Young couple invest in greyhound racing dream

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By DAVID BRASCH

WHEN it\’s been raining non-stop for three weeks at a time at Leongatha in the South Gippsland area of Victoria, or during the depths of a bitterly cold winter, Ben George and his partner Tara Baxter can start to have regrets.

What have they done?

But, when Ben and Tara land that elusive Melbourne city winner, or present with a winning strike rate of up to 50 percent around country Victorian tracks, they agree the gamble to take on greyhound racing full time is all worth the trouble.

Three years ago, Ben and Tara sold up in the inner-city Brisbane suburb of Nundah where they were firmly ensconced as a sparky and an interior designer. Life was grand.

So, how does a ‘yuppy’ young couple end up on a 10-acre greyhound property in South Gippsland working harder than they ever had?

It all started with Scissor Queen (Knocka Norris-Surf Queen by Surf Lorian), a bitch whelped back in 2009 bought by Ben and a bunch of mates as an entry into greyhound racing.

Scissor Queen won the Grafton Sprinters Cup … twice. The litter sister to superstar Don\’t Knocka Him instantly became a broodbitch. Ben George relished that initial success in greyhound racing and needed more.

\”The syndicate of mates got pups from Scissor Queen\’s first couple of litters and that was the end of their involvement,\” said Ben. \”We sent Scissor Queen to Tracey and Mick Hindmarsh at Willow Park near Grafton.

\”But all the time I was talking of betting bigger in the industry.\”

He and Tara sold their Nundah home and headed to Victoria.

\”We reasoned it was the best place to be for greyhound racing,\” he said. \”Tara and I were both looking for a career change. We were both OVER our jobs and a career change had to come before we got much older.\”

They searched the internet and Ben flew to Victoria a few times to look over properties that would be best suited for dogs.

\”The house was old, but the property itself was fantastic,\” said Ben of the 10-acres he and Tara bought at Leongatha, an hour and a half to Sandown, an hour to Warragul and one hour to Cranbourne.

Ben and Tara set about transforming the property into a working greyhound complex.

\”We did most of it ourselves,\” he said. \”Put in 250 fence posts, cemented every one of them in, fenced everything with chain wire, built a straight track, exercise yard, three pup holding yards, a four-acre galloping paddock and a kennel block.\”

Ben opted for 500 sq metre holding yards for the pups rather than the up and down straight runs used by so many rearing properties.

\”It was my theory that pups needed to be prepared for circle racing and with that in mind they needed to be able to twist and turn in big paddocks.\”

Tara has been an integral part of the development. \”She is as handy on a power saw as anyone,\” said Ben.

The kennel block is state of the art with access from each kennel out to small individual empty yards.

\”We\’ve just put in a fireplace to keep everything warm during winter,\” said Ben.

Ben and Tara took to Victoria a couple of broodbitches and quickly put together a race team.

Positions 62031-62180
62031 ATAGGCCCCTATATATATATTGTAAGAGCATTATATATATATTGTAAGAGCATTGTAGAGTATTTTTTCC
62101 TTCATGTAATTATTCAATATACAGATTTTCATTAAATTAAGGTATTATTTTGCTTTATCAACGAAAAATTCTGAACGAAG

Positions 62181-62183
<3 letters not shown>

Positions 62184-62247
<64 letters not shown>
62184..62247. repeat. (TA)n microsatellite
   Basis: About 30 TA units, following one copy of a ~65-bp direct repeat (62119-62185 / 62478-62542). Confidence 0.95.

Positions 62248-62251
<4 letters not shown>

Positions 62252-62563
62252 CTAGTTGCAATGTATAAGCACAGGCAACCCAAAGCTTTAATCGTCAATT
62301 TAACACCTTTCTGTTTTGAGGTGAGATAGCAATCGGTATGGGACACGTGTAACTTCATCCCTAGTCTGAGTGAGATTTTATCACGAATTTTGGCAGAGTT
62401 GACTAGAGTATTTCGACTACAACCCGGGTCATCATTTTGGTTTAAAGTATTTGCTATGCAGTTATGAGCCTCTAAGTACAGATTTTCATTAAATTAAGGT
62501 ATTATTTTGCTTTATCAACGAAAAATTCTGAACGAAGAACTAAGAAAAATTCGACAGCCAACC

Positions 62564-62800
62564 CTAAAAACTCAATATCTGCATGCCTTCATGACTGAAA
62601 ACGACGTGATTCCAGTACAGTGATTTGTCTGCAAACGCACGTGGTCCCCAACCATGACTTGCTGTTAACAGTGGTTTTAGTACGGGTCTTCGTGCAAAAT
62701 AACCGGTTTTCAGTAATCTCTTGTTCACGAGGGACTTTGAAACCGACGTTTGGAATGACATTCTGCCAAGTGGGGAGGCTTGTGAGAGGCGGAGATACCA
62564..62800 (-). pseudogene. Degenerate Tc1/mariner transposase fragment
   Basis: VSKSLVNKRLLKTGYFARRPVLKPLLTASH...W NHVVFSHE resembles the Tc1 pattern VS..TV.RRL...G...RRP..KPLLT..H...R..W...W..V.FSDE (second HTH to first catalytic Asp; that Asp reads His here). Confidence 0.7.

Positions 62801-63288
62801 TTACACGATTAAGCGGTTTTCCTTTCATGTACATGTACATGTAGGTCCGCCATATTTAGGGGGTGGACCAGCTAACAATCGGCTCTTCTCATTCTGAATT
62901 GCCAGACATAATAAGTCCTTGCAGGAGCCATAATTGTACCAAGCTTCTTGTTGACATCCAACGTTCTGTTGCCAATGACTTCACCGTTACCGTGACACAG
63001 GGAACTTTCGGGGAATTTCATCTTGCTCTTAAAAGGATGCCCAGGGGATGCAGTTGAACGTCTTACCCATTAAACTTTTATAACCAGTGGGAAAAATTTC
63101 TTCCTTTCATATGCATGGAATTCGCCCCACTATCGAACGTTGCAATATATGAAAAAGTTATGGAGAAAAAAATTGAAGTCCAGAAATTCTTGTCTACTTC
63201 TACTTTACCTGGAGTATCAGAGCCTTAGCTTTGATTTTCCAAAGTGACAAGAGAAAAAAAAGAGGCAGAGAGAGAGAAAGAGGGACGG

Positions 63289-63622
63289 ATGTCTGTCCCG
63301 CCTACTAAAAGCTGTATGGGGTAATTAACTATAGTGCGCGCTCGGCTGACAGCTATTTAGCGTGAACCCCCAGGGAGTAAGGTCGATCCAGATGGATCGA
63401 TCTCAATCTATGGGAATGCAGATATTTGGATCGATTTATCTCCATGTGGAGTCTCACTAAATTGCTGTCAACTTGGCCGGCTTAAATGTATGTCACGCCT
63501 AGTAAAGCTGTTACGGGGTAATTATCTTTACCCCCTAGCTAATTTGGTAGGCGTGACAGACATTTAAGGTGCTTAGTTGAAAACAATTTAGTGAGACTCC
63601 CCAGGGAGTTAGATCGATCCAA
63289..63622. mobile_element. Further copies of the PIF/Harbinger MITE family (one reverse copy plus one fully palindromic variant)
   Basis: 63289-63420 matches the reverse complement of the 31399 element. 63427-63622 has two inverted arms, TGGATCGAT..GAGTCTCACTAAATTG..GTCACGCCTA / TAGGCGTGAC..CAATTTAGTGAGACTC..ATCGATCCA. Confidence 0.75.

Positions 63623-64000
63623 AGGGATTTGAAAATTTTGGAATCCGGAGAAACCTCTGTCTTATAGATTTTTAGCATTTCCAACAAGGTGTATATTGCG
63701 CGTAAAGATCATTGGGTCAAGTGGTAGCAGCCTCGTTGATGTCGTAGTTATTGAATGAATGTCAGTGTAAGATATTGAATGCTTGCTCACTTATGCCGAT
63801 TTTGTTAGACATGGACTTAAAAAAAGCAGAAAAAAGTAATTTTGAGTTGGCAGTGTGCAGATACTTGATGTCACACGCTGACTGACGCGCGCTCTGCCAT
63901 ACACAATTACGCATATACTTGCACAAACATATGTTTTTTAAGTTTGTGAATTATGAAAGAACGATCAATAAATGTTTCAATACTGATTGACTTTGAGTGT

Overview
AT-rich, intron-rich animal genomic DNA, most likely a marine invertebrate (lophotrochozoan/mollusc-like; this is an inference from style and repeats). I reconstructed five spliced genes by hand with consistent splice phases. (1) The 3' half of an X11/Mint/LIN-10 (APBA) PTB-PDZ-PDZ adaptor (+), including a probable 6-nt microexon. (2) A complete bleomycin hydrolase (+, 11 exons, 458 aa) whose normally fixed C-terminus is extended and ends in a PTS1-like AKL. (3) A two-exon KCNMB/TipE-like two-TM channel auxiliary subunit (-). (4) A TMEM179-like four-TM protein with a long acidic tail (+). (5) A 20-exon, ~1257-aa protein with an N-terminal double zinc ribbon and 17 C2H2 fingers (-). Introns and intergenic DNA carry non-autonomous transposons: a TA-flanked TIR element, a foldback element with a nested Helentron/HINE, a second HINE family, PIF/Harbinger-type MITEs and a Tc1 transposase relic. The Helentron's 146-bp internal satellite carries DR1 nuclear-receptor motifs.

They include Sandown winner Royal Arrival, the 20-times winner Duce Royal winner of $50,000, and Kroos who Ben says is the quickest he has trained but a poor box dog.

\”When we first got set up, we started rearing for other people, but we\’ve stopped that now,\” he said. \”Our goal is to breed a couple of litters for ourselves each year.

\”But, we need to rely on getting winners to make a living.\”

Leongatha is a long, long way from Ben and Tara\’s family back in Queensland.

\”My dad came down for a visit early in the year, but when Covid turned up, dad had to bolt home,\” said Ben. \”Tara had been working part-time down her, but she\’s been home full time during Covid.\”

He says work on their home improvements has started. Greyhounds came first.

\”We had four in work last year and won 35 races,\” he said. \”The strike rate was 50 percent on some country tracks. But, we are quick to realise we need city class dogs.\”

Ben and Tara live for greyhounds.

\”We believe it doesn\’t hurt to spoil them,\” he said. \”Every night we make the dogs a small snack, a ball of meat, bread crumbs, cheese all rolled up and baked in the oven. It ends up being a bit bigger than a tennis ball and each dogs gets this treat at night-time.

\”It was easy when we had only four dogs, but we\’ve had up to 30 here and that\’s a bit of baking.

\”As I said, it doesn\’t hurt to spoil them. A happy dog will perform for you.\”

Scissor Queen, or Vicky as she was known around the kennels, died last year but has left her legacy on the track. Ben is breeding with, or planning to, a number from this damline.

He has been buoyed with the success at stud of her son Sulzanti who broke his hock in the Sandown Shootout at his 12th race start. His son Short Pork is doing great things for the Anthony Azzopardi kennel.

Ben and Tara are settled at Leongatha, despite the cold and rain at times.

But Ben is just as adamant that if the proposed new greyhound development at Yamanto is built and up and running, he and Tara would seriously consider selling up and moving back to Queensland.

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